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Topic: Battery Blew Up! (Read 3501 times) previous topic - next topic


HI, waaa????
Sorry, but I hope you mean a duracell, 9V with stud terminals like the picture posted like Grumpy_Mike posted.
Was it rechargeable.

Or was it a group of cells in series or parallel.
You see the problem I have is that you should have at least some damage to the protoboard, the leads and the switch if you cooked a battery, that is a lot of energy.

Did you make up a pack of cells, if so can you post a picture of a circuit diagram, hand drawn will do.
Sorry for the questions, but I fix electronic stuff, you see "its my job".

Tom....... :)
It was a 9V battery. The only thing I have remaining of the circuit is in the pictures I posted earlier. I have taken it apart.

The breadboard and the components are fine; however, I have not tested the switch since it happened. Afterword the battery was really hot. I couldn't even touch it to remove it from the connector. I had to use some ESD gloves. After it cooled I threw it in the recycle dumpster outside.

I don't know how to draw a schematic yet, but you should be able to see all the connections in the pictures I posted, if you would like to try and draw one yourself.

I don't know if it was rechargeable. It was an old battery. I got a picture from Google, if you really need it.


Rechargeable batteries should have a relieve valve, to prevent it from actually blowing up.
Overheating will generate gasses, which will come out one way or the other.
A relieve valve will offer a way out, but of course the battery will be damaged after that.
If there isn't a way out available, an alternative will be forcefully created.
A standard battery doesn't have a valve (too expensive to create).
The release of the gasses doesn't need to be a speedy process.
With a lesser current (but still too high) it might take a while before the battery blows.
Any component has some resistance.
That of the battery will be the highest, compared to wires, breadboards and switches.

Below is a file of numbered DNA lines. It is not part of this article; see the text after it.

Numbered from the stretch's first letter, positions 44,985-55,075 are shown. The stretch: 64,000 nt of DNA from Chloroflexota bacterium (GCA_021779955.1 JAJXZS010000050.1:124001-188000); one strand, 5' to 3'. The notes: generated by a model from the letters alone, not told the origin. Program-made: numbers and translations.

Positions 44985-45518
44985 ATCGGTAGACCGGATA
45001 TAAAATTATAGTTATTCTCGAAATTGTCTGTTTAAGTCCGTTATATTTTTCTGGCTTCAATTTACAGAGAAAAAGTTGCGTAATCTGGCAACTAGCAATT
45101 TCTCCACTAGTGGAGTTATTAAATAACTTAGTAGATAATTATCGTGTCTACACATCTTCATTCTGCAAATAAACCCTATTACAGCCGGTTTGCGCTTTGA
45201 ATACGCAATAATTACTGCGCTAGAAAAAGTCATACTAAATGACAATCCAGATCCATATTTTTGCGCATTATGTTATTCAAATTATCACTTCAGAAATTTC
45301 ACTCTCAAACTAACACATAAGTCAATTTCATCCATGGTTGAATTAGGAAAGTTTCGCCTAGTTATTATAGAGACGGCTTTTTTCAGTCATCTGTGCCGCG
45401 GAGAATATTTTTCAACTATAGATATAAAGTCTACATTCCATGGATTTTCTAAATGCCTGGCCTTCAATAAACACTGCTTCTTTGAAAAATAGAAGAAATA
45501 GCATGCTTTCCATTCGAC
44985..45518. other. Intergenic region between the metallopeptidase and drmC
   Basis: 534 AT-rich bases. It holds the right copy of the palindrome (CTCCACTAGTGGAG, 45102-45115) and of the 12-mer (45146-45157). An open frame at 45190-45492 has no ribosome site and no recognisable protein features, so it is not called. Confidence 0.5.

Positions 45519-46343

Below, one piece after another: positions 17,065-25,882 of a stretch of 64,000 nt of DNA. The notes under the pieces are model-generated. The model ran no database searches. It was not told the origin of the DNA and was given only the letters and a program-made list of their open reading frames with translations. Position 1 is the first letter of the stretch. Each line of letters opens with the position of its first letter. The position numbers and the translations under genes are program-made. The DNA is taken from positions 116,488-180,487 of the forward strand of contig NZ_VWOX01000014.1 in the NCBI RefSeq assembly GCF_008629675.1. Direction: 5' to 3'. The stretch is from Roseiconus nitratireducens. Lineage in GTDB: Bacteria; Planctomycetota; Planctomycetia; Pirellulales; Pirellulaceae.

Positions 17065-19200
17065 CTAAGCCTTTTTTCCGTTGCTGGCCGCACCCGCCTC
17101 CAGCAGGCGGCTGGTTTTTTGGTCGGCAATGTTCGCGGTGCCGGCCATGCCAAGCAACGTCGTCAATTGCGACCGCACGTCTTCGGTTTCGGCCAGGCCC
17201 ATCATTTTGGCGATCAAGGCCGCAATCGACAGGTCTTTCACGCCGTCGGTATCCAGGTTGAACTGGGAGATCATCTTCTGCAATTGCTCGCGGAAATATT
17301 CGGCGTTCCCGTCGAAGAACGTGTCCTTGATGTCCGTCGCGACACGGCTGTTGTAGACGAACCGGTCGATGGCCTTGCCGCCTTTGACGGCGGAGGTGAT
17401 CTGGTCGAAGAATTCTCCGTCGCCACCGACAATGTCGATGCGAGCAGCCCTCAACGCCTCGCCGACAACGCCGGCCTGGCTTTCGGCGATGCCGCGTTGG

So it isn't impossible for other parts of the circuit to come out relatively undamaged compared to that battery, they should be inspected though.
I'm not sure whether the heating up of that battery will create a higher or a lower resistance.
If it goes down, an avalanche effect will occur and the destruction will be speedy.
If it goes up, the battery will live it's (by then miserable) life a bit longer.

The reason for rechargeable batteries to have this valve, is the charging process.
A too high charging current will also create gasses.

Some rapid charge methods also incorporate discharging too.
It will rapid-charge for a while, in such way that small gas bubbles are formed.
After a set time, a very short but high discharge pulse will be created, which is supposed to revert the gasses.
I remember some Elektor project (about 20 years ago) where this was explained, and played around a bit with this ICS1700N based project.
That process is explained in datasheets for that chip that can be found online.
Have a look at "blink without delay".
Did you connect the grounds ?
Je kunt hier ook in het Nederlands terecht: http://arduino.cc/forum/index.php/board,77.0.html


I knew that you couldn't short a battery out, but sometimes when I start hooking up the wires, I lose track of what is going on.
One of the great fascinations with Arduino is that every project is an experiment... You will look back on this a one of your fond memories.  With over 50 years of electronic experience, I still manage to smoke a project from time to time  :smiley-lol:   In my growing up days, I had a year where I was fascinated by high voltage experiments: Jacob ladders and Tesla coils.  When these experiments go wrong, bad things happen!  My pilot friend says that any landing that everyone can walk away from is a "good" landing.


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